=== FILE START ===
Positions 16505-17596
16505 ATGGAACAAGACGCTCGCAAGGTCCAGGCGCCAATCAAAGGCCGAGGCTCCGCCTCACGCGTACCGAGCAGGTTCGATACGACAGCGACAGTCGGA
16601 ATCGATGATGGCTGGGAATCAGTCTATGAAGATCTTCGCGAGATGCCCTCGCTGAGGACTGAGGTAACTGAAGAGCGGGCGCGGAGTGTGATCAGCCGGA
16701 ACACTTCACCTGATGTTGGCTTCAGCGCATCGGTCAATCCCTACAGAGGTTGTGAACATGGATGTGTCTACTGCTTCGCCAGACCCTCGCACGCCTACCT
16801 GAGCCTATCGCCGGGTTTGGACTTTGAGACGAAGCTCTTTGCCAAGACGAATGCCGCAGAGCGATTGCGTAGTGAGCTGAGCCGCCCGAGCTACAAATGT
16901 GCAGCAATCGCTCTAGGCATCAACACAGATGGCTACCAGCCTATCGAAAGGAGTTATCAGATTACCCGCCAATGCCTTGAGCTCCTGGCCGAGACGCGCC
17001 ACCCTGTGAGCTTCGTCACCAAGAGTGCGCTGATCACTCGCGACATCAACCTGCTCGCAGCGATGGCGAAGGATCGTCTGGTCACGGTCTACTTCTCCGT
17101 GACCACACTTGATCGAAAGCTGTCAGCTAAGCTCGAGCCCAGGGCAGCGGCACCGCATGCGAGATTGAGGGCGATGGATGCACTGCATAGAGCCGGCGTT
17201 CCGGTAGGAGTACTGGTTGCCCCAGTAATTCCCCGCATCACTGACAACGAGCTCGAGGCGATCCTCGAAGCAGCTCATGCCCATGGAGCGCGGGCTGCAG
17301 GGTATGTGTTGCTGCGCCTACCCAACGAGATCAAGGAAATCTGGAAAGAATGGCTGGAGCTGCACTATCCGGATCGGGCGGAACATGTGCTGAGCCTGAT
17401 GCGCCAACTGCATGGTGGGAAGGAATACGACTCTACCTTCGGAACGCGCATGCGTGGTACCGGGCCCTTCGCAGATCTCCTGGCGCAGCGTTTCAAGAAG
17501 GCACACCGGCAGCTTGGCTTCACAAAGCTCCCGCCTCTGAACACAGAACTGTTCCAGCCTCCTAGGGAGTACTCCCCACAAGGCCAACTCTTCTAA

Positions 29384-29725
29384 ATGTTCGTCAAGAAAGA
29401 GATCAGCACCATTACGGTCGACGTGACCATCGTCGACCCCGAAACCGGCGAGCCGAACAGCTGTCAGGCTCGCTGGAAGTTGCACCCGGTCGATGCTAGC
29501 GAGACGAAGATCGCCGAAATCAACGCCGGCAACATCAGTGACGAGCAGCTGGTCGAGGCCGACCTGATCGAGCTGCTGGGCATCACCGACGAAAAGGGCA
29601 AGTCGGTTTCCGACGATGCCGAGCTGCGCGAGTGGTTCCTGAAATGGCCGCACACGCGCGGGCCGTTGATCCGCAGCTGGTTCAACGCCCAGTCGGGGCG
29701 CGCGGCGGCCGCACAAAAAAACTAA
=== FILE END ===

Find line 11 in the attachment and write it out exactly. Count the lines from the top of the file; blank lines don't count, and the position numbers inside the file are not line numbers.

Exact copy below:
17401 GCGCCAACTGCATGGTGGGAAGGAATACGACTCTACCTTCGGAACGCGCATGCGTGGTACCGGGCCCTTCGCAGATCTCCTGGCGCAGCGTTTCAAGAAG